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Why WeWork Failed, And What Is Next?


The flexible workspace provider WeWork (WE.N), crippled by a massive debt load and skyrocketing losses as a result of decreased demand for office space from budget-conscious clients, filed for bankruptcy protection in the United States on Monday.

At $47 billion, WeWork was once the most valuable startup in the United States. It courted investments from major Wall Street banks like JPMorgan Chase (JPM.N), as well as well-known investors like SoftBank and venture capital firm Benchmark.

WeWork’s sharp ascent and decline, which fundamentally altered the global office market, can be explained as follows:

What is WeWork?

When WeWork was established in 2010, its goal was to completely transform the office space market by taking on long leases on large properties and then leasing the space to several smaller companies on shorter, more flexible terms. With a business model unrestricted by property ownership, it was viewed as a disruptor. It grew quickly, which raised sales but also resulted in significant losses.

Who founded the business?

The company was founded by Adam Neumann, his wife Rebekah Neumann, and Miguel McKelvey. With their assistance, the business grew to become the most valuable U.S. startup, valued at $47 billion. With the flamboyant, free-spirited entrepreneur from Israel at the center of the company’s brand, WeWork claimed to be working to “elevate the world’s consciousness.”

But Neumann’s quest of rapid expansion at the expense of earnings and disclosures regarding his peculiar conduct resulted in his termination and the collapse of an IPO in 2019.

Just before WeWork filed for bankruptcy this week, Neumann said, “I believe that, with the right strategy and team, a reorganization will enable WeWork to emerge successfully.”

“The company was the product of a boom, and during booms, investors ignore the flashing warning lights. ‘Charismatic CEO’ is a term that should strike fear into any investor’s heart,” said Steve Clayton, head of equity funds at Hargreaves Lansdown, on Tuesday.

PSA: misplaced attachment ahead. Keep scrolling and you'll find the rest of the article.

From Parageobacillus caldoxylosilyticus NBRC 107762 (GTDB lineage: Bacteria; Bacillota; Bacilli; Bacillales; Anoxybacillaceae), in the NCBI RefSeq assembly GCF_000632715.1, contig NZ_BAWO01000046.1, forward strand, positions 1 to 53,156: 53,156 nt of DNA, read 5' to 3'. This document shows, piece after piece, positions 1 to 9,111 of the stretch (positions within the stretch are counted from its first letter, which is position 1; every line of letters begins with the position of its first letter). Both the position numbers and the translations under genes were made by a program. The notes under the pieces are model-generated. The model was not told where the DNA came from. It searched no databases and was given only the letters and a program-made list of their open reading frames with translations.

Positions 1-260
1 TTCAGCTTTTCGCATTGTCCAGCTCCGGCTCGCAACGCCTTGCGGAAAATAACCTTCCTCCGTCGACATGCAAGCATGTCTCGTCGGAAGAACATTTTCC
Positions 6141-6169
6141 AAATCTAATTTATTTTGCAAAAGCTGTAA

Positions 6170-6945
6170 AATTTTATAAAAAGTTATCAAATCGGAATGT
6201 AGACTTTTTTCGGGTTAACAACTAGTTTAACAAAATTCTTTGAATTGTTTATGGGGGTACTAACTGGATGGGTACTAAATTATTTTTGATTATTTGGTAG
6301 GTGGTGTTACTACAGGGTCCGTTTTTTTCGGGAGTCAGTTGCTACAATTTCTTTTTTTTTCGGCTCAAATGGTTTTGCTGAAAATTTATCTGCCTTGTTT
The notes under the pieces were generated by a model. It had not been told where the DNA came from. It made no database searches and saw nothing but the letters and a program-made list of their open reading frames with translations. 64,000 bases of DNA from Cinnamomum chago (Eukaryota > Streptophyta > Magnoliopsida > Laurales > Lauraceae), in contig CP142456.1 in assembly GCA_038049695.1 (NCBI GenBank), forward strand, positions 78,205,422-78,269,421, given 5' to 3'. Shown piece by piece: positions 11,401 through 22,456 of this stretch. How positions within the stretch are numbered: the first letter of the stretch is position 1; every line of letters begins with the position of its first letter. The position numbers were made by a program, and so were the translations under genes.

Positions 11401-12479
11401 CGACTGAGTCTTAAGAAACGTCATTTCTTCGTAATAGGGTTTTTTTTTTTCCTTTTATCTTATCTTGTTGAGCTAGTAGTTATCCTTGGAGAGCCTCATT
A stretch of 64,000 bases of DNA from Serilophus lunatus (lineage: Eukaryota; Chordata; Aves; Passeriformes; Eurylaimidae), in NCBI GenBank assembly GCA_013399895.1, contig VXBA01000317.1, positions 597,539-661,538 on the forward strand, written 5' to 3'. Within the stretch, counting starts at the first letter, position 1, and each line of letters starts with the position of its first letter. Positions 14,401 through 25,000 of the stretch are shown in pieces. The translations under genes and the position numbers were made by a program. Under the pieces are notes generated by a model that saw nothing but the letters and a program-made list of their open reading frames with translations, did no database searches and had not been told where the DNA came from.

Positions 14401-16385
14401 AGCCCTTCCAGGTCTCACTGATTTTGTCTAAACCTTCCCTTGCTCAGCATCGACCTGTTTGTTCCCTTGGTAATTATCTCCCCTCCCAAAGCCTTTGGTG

How did the fortunes of WeWork collapse?

Masayoshi Son, the founder of SoftBank, made extravagant predictions about WeWork’s future, which led to its precipitous decline.

In 2019, WeWork made an attempt to go public with Neumann leading the company, and its parent company, We Company, spent months getting ready for the sale. Investors questioned the company’s significant losses and objected to Neumann’s management style and corporate governance failings, which caused the planned share sale to collapse spectacularly.

WeWork’s value was estimated to have dropped as low as $10 billion by 2021. In October of that year, the company finally went public through a merger with an acquisition company that was given a blank check.

The ascent and decline of the company was adapted into the television series “WeCrashed,” starring Anne Hathaway as Rebekah and Oscar-winner Jared Leto as Neumann.

Why did WeWork file for bankruptcy in the United States?

Following the COVID-19 pandemic, a large number of people began working from home, and the company had to deal with costly leases and corporate clients terminating agreements. Despite the company’s best efforts, it was unable to avoid bankruptcy by restructuring its debts and making changes to its leases.

WeWork had $13.3 billion in long-term lease obligations as of the end of June, which was a crippling burden for the business given the decline in office space demand following the COVID-19 pandemic.

What does the business do next?

WeWork announced on Monday that, as part of a restructuring support agreement, approximately 92% of the company’s lenders had consented to convert their secured debt into equity, eliminating roughly $3 billion in debt.

According to CFRA Research chief investment strategist Sam Stovall, “I would not be surprised if SoftBank is simply trying to get as much of its own investment out of the company before it joins Titanic at the bottom.”

Given that jobless numbers are predicted to rise in the upcoming months, the global commercial real estate lending market may be in for a difficult 2024. Due to low demand and a lack of interest from investors, real estate values have generally fallen precipitously.

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